Before going from step three to step four, the agency will assess the claimant's residual functional capacity (RFC). This RFC assessment is used to evaluate the claim at both step four and step five. 20 C.F.R. §§ 404.1520(a)(4), 404.1520 (e, f, g); 416.920(a)(4), 416.920 (e, f, g).

II. History of case

On August 12, 2011, administrative law judge (ALJ) John B. Langland issued his decision (R. at 13-22). Plaintiff alleges disability beginning on October 30, 2009, the date plaintiff filed for disability (R. at 13). At step one, the ALJ found that plaintiff has not engaged in substantial gainful activity since plaintiff's application date of October 30, 2009 (R. at 15). At step two, the ALJ found that plaintiff has the following severe impairments: anxiety disorder/PTSD, depression, history of ADHD and decreased visual acuity (R. at 15). At step three, the ALJ determined that plaintiff's impairments do not meet or equal a listed impairment (R. at 15). After determining plaintiff's RFC (R. at 17), the ALJ determined at step four that plaintiff is unable to perform any past relevant work (R. at 21). At step five, the ALJ determined that plaintiff could perform other jobs that exist in significant numbers in the national economy (R. at 21-22). Therefore, the ALJ concluded that plaintiff was not disabled (R. at 22).

III. Are the ALJ's RFC findings supported by substantial evidence?

According to SSR 96-8p, the RFC assessment "must include a narrative discussion describing how the evidence supports each conclusion, citing specific medical facts...and nonmedical evidence." The ALJ must explain how any material inconsistencies or ambiguities in the evidence in the case record were considered and resolved. The RFC assessment must always consider and address medical source opinions. If the RFC assessment conflicts with an opinion from a medical source, the ALJ must explain why the opinion was not adopted. SSR 96-8p, 1996 WL 374184 at *7. SSR rulings are binding on an ALJ. 20 C.F.R. § 402.35(b)(1); Sullivan v. Zebley , 493 U.S. 521, 530 n.9, 110 S.Ct. 885, 891 n.9, 107 L.Ed.2d 967 (1990); Nielson v. Sullivan , 992 F.2d 1118, 1120 (10th Cir. 1993). When the ALJ fails to provide a narrative discussion describing how the evidence supports each conclusion, citing to specific medical facts and nonmedical evidence, the court will conclude that his RFC conclusions are not supported by substantial evidence. See Southard v. Barnhart , 72 Fed.Appx. 781, 784-785 (10th Cir. July 28, 2003). The ALJ's decision must be sufficiently articulated so that it is capable of meaningful review; the ALJ is charged with carefully considering all of the relevant evidence and linking his findings to specific evidence. Spicer v. Barnhart , 64 Fed.Appx. 173, 177-178 (10th Cir. May 5, 2003). It is insufficient for the ALJ to only generally discuss the evidence, but fail to relate that evidence to his conclusions. Cruse v. U.S. Dept. of Health & Human Services , 49 F.3d 614, 618 (10th Cir. 1995). When the ALJ has failed to comply with SSR 96-8p because he has not linked his RFC determination with specific evidence in the record, the court cannot adequately assess whether relevant evidence supports the ALJ's RFC determination. Such bare conclusions are beyond meaningful judicial review. Brown v. Commissioner of the Social Security Administration , 245 F.Supp.2d 1175, 1187 (D. Kan. 2003).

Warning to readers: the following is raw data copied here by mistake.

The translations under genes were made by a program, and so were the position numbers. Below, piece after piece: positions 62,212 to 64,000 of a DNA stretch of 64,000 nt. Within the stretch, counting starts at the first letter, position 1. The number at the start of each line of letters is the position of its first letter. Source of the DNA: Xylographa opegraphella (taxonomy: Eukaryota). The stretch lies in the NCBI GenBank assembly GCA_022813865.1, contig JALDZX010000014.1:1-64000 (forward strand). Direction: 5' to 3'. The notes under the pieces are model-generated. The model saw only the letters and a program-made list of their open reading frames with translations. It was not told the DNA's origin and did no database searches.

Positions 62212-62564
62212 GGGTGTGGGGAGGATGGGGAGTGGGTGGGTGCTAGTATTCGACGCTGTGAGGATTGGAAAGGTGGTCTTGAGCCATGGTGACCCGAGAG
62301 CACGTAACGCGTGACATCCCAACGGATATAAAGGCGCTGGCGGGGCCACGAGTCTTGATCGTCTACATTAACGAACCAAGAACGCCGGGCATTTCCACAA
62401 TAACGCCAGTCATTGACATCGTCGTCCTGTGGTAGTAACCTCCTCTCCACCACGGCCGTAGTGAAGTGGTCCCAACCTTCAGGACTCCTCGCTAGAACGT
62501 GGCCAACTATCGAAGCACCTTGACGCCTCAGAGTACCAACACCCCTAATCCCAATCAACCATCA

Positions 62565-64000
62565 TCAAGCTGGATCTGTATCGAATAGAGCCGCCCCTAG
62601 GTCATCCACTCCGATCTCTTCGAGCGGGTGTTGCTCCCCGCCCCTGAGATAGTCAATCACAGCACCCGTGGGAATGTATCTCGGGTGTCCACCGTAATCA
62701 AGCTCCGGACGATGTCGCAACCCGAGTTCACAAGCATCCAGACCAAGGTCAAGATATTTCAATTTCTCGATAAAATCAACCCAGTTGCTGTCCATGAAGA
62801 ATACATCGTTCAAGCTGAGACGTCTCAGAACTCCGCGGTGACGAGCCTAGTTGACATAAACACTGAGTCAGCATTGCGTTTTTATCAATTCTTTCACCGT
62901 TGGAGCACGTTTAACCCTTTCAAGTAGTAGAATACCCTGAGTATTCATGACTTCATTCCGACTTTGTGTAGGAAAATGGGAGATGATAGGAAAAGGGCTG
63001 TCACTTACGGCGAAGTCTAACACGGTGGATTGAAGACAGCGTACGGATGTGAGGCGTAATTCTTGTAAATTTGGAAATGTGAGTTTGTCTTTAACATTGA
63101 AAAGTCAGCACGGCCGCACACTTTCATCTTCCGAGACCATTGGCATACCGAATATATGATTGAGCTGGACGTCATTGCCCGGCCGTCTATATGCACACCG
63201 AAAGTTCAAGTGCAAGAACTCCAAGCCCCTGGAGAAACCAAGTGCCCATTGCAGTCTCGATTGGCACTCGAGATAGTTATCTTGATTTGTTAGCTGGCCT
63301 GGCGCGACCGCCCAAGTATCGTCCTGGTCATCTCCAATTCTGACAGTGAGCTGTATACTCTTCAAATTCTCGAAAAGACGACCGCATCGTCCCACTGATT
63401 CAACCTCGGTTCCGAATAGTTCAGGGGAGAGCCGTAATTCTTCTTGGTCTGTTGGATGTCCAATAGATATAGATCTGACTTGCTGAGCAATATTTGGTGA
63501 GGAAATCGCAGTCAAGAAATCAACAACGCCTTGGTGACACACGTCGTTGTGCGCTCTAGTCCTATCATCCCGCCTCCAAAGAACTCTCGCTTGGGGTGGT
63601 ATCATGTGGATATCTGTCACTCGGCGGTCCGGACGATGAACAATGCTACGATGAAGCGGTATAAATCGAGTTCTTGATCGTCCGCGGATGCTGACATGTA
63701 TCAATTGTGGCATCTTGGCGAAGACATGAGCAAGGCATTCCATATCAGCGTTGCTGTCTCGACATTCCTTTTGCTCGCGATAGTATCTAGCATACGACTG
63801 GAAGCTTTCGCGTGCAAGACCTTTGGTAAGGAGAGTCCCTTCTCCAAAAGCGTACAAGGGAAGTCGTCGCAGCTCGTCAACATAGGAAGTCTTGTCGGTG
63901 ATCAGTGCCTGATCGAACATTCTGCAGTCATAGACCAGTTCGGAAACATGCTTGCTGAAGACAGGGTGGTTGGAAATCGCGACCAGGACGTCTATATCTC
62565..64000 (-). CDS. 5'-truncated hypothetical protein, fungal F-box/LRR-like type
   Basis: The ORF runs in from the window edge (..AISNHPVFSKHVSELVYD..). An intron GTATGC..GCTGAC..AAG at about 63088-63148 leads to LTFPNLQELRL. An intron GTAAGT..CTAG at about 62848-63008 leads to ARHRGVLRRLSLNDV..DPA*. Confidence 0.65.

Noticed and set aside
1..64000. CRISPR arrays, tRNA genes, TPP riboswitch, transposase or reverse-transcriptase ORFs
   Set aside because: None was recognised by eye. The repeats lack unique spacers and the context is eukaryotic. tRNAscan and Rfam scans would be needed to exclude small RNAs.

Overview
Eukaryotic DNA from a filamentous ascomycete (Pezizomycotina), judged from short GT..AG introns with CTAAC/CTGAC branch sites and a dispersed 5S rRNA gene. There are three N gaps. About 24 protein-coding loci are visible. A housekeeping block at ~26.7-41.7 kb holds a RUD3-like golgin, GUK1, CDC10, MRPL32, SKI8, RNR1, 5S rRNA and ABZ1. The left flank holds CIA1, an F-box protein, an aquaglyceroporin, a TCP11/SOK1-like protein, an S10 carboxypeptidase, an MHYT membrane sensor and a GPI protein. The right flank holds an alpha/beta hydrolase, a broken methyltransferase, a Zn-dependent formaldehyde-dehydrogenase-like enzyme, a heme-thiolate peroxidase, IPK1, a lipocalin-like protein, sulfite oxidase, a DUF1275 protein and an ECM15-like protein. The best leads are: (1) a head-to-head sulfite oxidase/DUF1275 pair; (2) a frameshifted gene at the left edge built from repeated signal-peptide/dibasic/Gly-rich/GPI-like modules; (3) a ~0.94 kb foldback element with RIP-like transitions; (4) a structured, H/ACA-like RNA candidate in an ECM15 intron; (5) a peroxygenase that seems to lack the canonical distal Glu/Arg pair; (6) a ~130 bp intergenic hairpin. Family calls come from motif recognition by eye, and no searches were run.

The ALJ made the following RFC findings: plaintiff can perform medium work in that she can lift and carry up to 50 pounds occasionally and 25 pounds frequently. She can stand or walk a total of 6 hours out of an 8-hour workday. She can perform work not involving the reading of fine print or involving exposure to workplace hazards such as unprotected heights and dangerous moving machinery. She can perform simple, unskilled work involving routine, repetitive tasks within a low-stress environment where she would not be subject to the demands of fast-paced production work. She can perform occasional, simple, work-related decision-making, but no complex planning or negotiation. She can tolerate minor, infrequent changes within the workplace. She would require frequent (up to once per hour) redirection to work tasks (R. at 17).